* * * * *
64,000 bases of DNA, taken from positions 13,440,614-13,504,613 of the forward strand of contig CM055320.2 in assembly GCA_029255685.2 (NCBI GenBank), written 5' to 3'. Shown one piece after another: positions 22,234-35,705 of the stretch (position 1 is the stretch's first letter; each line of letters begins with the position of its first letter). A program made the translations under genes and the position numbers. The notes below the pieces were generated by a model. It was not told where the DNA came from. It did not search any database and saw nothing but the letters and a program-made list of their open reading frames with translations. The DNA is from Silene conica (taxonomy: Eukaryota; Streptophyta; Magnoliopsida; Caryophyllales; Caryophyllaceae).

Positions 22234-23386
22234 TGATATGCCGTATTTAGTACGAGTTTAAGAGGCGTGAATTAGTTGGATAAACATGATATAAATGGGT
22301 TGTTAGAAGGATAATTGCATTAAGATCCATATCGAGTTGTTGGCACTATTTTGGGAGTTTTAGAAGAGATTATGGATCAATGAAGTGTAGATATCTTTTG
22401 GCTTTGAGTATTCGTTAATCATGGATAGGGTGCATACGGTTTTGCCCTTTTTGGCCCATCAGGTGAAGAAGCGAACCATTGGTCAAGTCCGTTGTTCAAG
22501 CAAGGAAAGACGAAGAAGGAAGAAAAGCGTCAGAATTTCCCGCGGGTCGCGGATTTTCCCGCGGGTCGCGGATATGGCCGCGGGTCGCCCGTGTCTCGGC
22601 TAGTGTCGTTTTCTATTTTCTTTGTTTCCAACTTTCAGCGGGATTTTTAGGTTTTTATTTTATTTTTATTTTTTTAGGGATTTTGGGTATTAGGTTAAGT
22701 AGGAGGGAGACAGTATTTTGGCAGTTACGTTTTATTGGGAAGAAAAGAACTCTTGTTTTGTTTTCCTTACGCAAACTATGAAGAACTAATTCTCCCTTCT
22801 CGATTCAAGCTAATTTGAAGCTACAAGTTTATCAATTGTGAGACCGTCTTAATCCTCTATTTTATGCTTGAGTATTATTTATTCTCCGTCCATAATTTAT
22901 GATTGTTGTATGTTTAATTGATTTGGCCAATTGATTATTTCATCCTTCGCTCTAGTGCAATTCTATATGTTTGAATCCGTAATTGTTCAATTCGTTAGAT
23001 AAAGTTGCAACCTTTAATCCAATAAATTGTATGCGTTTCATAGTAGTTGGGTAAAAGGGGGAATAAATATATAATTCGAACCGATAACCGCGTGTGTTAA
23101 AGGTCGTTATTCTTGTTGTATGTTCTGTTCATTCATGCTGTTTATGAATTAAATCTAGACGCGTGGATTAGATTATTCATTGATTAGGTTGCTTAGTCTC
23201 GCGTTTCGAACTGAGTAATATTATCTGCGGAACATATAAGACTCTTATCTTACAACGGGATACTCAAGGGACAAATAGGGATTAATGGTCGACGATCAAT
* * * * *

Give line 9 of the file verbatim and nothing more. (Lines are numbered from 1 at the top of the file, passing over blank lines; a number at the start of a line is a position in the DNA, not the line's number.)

22801 CGATTCAAGCTAATTTGAAGCTACAAGTTTATCAATTGTGAGACCGTCTTAATCCTCTATTTTATGCTTGAGTATTATTTATTCTCCGTCCATAATTTAT